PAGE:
On Beauty 0

October 19, 2017

 

 

From where I’m sitting, October just got serious. Waves of storm fronts are sweeping down from the Gulf of Alaska and the puddles are toddler-splash-worthy on the driveway.  But the sudden shift to dark, wet, autumn weather feels a little harder to take this time. I’m not talking about the seasonal shift from summer to fall I went on about before. Apple cake fixed that right up.

I’m talking about this new, deeper, more inward shift, one that still happens every year with the rains, but feels…less stitched with hope now. Yesterday we learned that a Canadian music and culture icon died. Women everywhere are having to be brave in ways that make my heart ache. Environmental destruction seems to be so ever-present that it keeps jumping up the list of chronic stressors. I won’t go on.

I found myself staring at a spear of kale this morning. It was about to be chopped up for a soup, but the onion I’d diced had left its noxious fumes in the air and my eyes were watering, so I left the kitchen with the kale leaf in one hand and blinked away the sting by the feeble grey light of the back door.

This leaf. Dinosaur kale. Lacinato. Brassica oleracea sabellica.  Tall with a slightly sad tilt to the top. Rippling bubbles of chorophylled tissue. I held it up to the light. What a revelation, I thought. What a strange piece of matter this is.

How beautiful.

I wasn’t sure why. There was something about its absurdity, its prehistoric-ness, it’s unexpected tastiness, that made it striking. Which made me think: what is beauty? Yes, it’s personal, yes, it’s culturally seeded in us, yes, we are biologically drawn to it. But what if it’s something I never thought about before this moment with this piece of kale?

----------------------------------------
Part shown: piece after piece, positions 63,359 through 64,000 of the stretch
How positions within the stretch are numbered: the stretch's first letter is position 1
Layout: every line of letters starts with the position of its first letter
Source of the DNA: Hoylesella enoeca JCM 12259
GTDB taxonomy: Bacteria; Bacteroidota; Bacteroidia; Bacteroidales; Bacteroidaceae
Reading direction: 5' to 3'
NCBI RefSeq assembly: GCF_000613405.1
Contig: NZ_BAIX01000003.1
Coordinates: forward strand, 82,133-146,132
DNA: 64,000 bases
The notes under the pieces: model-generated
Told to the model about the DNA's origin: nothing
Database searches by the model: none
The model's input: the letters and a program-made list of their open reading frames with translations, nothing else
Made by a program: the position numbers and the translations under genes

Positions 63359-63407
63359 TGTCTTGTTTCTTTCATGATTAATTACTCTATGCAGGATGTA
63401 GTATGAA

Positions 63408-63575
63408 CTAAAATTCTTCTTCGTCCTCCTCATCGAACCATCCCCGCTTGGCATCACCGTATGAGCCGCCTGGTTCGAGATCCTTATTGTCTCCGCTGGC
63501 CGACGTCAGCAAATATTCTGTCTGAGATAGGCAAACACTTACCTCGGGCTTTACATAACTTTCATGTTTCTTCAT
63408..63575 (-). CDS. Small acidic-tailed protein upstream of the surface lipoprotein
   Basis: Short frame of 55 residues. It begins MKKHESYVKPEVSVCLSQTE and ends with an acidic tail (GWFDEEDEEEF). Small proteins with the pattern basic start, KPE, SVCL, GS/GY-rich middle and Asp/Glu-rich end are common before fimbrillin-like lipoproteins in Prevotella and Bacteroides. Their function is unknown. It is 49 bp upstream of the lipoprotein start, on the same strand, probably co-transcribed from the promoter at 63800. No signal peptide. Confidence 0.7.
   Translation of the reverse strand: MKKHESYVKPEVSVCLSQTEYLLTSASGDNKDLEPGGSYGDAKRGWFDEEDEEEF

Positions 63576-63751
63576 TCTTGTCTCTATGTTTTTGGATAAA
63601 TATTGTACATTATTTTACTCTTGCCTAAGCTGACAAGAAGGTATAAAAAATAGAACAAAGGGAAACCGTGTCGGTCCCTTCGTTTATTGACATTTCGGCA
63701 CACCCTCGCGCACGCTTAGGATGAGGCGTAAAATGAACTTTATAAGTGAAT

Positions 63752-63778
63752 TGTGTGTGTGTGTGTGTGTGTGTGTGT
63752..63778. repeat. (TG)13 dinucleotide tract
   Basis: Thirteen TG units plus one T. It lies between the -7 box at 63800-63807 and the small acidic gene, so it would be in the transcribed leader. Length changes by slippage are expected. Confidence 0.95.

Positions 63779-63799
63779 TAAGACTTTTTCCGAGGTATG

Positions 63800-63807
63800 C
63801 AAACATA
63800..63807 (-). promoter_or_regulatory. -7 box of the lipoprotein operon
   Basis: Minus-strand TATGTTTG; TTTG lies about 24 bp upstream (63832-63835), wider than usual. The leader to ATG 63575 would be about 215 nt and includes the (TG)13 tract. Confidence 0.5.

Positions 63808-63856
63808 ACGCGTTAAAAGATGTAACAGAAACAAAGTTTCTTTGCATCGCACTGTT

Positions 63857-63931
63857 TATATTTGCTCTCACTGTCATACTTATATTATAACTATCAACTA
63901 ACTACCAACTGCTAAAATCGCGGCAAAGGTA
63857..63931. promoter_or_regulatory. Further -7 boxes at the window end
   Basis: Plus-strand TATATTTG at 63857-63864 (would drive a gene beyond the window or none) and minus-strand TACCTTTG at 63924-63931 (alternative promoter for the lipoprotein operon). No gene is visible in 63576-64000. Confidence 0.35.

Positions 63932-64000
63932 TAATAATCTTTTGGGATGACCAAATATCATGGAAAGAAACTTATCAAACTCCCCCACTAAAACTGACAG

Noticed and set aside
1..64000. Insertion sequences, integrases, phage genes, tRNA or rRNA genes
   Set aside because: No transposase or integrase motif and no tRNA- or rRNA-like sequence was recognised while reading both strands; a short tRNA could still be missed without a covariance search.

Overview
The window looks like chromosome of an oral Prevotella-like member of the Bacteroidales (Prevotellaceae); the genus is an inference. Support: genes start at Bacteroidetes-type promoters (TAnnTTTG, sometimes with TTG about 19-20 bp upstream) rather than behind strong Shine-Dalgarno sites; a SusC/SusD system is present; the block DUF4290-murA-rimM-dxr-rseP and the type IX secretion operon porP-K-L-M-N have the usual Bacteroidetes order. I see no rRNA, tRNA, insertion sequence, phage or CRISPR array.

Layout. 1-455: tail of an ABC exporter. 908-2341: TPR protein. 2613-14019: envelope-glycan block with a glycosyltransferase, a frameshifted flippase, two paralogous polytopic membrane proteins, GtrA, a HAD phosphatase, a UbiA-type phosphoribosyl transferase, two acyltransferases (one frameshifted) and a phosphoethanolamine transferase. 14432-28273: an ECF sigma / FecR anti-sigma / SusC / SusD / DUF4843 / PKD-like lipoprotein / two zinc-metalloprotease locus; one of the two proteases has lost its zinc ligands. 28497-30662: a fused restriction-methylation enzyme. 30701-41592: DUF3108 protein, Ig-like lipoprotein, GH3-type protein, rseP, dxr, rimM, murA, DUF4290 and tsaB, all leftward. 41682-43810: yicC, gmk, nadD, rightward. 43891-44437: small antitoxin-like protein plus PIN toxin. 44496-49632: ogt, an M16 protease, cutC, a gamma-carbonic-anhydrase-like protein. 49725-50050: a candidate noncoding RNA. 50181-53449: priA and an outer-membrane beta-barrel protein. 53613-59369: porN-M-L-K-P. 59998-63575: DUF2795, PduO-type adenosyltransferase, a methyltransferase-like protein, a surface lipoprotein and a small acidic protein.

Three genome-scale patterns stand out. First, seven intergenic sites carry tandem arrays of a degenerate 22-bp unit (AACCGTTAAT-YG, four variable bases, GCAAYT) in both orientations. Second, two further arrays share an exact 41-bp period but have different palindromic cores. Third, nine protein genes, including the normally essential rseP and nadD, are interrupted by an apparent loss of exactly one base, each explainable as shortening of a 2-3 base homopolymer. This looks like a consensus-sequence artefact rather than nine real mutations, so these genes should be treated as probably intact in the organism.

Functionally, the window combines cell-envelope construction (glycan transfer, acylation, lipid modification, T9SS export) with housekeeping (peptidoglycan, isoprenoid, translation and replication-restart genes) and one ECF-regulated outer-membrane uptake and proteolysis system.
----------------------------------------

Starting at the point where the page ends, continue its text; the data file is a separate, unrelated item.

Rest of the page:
What if our perception of beauty is a kind of hope?

 

 

I thought about the reasons I found this stalk of a plant beautiful–this thing we’ve bred into existence. This leaf that looks diseased and genetically doomed. This combination of atoms from long ago stars that I will feed to my family later. There’s hope in all of that. A wish for the future.

Could that be part of why it’s beautiful to me? Its own improbable, magical existence?

Hope is something that’s been flagging in me lately. (See above non-inclusive list of this week’s terrible news.) The biggest hope machines I have are my kids, who haven’t yet learned to doubt or be cynical or let the world get them down. That’s part of their beauty too. So, hope makes me happier. It protects me from the darkness. When I think about how hope makes me feel–the warm upward tug of it in my body, it doesn’t feel very distinguishable from the experience of beauty. Maybe not at all. A field of red poppies. A puppy. A perfect story. A stack of pancakes. Beauty and hope. Hope and beauty. Maybe it’s better to talk about them both as part of the same thing. Maybe.

And the soup was delicious, by the way.

XO

Ria

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